SCM Terminology

ATP (Available to Promise)


ATP is an important concept in supply chain management, meaning to quote an available quantity and a delivery date for an order from a customer. There are various methods and levels of determining the quantity and delivery date depending on circumstances.

"ATP (Available to Promise)" may literally mean "delivery commitment limit" but probably the closest word used in the Japanese manufacturing industry is "delivery quotations". In other words, ATP information contains quantities and due dates for which delivery can be committed. If you can determine how you allocate (schedule) materials and resources such as machines and workers to actual demand and forecast demand, you can quote delivery dates based on that information.

"Real-time ATP" means to create a production schedule in real time even for one order (speculative demand or an inquiry) using SCM software and according to the operation capacity and material inventory constraints of the supply chain.

"Delivery quotations" is an important concept in Supply Chain Management (SCM). For ATP in cases of Make to Stock (MTS) where finished goods inventory exists, you need to allocate the inventory for an order and calculate the delivery lead time. In cases of Make To Order (MTO), you need to determine the production lead time based on a schedule within the range of usable parts, materials and resources, and determine ATP.

When a sushi chef receives an order for delivery of sushi, he instantly determines (processes information) whether the ingredients (materials) are available, which worker (resource capacity) is available, and which vehicle, bicycle or motorbike, should be used for delivery, and determines firm ATP about a due time and quantity such as "an hour and a half later at 7:30" for "5 sets of special sushi course".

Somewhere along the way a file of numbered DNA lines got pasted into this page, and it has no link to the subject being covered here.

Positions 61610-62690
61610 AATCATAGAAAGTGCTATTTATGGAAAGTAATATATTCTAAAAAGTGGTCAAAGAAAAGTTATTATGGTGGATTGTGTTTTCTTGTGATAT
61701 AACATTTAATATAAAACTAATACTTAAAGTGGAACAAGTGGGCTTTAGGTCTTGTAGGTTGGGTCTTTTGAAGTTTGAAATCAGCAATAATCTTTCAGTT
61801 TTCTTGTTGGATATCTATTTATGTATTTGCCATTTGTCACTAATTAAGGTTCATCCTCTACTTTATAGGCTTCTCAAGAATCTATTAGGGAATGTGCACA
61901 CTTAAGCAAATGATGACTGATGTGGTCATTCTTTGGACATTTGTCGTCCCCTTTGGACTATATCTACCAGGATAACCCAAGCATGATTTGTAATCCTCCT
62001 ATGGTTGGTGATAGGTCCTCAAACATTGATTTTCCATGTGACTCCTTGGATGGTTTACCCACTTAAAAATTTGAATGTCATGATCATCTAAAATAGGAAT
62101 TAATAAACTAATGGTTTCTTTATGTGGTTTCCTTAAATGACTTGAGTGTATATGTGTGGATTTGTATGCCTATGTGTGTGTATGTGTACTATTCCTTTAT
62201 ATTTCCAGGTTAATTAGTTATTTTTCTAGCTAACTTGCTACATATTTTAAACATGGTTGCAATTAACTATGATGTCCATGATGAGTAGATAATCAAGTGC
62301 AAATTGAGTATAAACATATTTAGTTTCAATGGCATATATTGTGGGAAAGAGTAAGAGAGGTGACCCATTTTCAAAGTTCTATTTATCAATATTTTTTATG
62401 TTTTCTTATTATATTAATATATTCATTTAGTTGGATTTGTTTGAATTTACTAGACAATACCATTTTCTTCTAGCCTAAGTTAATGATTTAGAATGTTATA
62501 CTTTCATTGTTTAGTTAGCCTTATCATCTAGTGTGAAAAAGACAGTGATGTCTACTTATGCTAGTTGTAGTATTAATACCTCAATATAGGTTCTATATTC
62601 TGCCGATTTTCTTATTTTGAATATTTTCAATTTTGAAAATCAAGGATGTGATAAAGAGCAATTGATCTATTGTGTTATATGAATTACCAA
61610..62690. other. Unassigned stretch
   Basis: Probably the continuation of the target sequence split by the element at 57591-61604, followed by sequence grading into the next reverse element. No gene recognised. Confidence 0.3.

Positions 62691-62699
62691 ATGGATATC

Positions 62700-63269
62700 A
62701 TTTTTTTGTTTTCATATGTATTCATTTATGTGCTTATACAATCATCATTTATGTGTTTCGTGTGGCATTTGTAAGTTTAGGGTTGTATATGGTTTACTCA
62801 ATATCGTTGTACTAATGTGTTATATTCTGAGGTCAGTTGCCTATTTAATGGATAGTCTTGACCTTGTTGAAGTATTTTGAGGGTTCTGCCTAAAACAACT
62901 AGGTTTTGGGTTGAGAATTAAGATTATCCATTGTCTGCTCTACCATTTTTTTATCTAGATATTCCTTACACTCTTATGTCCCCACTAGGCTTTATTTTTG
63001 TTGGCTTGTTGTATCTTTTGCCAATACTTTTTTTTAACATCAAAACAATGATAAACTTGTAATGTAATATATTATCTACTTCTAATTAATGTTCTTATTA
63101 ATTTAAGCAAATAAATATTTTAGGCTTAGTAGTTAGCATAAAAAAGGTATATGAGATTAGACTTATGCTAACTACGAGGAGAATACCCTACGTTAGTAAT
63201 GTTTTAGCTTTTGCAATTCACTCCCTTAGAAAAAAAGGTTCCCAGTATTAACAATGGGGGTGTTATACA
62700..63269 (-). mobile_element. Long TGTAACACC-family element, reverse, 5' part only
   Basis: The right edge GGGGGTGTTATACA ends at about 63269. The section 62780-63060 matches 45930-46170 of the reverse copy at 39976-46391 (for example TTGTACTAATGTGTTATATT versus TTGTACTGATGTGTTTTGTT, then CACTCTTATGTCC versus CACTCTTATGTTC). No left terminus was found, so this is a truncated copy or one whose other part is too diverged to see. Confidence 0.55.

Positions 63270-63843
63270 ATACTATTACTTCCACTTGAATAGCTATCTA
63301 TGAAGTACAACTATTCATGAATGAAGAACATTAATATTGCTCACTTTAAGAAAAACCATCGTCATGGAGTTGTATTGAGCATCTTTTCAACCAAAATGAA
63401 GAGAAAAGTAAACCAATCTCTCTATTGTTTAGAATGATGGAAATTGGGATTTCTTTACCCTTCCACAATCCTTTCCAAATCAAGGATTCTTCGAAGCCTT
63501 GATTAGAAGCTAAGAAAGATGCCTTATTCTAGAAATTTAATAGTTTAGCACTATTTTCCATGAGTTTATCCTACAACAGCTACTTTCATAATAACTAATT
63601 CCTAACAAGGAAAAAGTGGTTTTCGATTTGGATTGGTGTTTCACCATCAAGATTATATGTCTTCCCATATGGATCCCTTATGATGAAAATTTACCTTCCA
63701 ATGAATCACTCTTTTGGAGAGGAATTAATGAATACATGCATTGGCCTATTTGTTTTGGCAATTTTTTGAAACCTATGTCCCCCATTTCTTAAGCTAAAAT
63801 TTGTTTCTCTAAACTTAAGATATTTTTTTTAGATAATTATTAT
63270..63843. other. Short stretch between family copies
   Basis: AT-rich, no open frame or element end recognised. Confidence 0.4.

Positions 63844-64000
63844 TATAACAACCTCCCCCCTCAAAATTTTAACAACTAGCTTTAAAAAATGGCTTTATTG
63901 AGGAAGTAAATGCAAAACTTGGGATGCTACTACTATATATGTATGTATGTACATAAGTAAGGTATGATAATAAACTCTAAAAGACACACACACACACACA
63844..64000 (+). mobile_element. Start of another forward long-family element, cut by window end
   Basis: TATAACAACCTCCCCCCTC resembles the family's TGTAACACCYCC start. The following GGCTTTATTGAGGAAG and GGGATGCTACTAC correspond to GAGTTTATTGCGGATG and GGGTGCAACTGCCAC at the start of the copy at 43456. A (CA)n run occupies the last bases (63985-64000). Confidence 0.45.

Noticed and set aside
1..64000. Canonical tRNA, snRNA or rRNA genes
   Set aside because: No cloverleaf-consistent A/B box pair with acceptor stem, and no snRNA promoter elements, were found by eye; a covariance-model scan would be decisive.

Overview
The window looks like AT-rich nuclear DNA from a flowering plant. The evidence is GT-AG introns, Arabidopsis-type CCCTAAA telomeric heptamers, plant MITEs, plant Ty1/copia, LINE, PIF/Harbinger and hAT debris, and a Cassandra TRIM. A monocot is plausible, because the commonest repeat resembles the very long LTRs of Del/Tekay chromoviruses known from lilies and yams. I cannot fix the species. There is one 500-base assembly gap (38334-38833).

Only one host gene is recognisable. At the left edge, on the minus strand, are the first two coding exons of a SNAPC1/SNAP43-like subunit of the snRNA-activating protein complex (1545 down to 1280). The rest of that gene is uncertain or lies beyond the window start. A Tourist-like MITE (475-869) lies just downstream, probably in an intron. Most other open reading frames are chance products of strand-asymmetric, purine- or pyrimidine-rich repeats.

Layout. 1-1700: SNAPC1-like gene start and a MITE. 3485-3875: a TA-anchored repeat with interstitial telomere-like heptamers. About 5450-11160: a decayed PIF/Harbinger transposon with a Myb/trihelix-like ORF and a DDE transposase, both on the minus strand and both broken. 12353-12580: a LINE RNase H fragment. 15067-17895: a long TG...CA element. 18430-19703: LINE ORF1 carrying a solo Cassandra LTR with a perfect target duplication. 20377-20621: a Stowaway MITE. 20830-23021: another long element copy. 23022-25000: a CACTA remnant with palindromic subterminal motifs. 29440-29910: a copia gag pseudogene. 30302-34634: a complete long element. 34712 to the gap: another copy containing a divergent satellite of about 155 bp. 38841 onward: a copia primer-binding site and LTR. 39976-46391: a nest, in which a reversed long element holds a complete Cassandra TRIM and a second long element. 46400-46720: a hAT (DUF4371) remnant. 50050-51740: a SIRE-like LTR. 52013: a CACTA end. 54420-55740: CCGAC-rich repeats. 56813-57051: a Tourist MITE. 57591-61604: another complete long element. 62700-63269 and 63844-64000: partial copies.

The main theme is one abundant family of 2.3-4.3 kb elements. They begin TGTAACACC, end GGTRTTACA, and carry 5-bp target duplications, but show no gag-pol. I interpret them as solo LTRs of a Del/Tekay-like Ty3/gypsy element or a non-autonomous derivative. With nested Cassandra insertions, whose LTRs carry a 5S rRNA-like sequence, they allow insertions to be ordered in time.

Depending on production patterns from Make to Stock (MTS), Assemble To Order (ATO), and to Make To Order (MTO), there are various levels for calculating ATP. For example, calculating ATP for sushi orders theoretically includes the lead time of purchasing ingredients and catching the fish. Therefore, the lead time needs to be calculated considering the wait time and setup time that can be a factor of inventory under constraints of operation capacity and materials, which are the target for supply chain management.

Real-time ATP can be realized by consecutive scheduling using integrated databases of the supply chain.


Taken with kind permission from the book:
"Understand Supply Chain Management through 100 words" by Zenjiro Imaoka.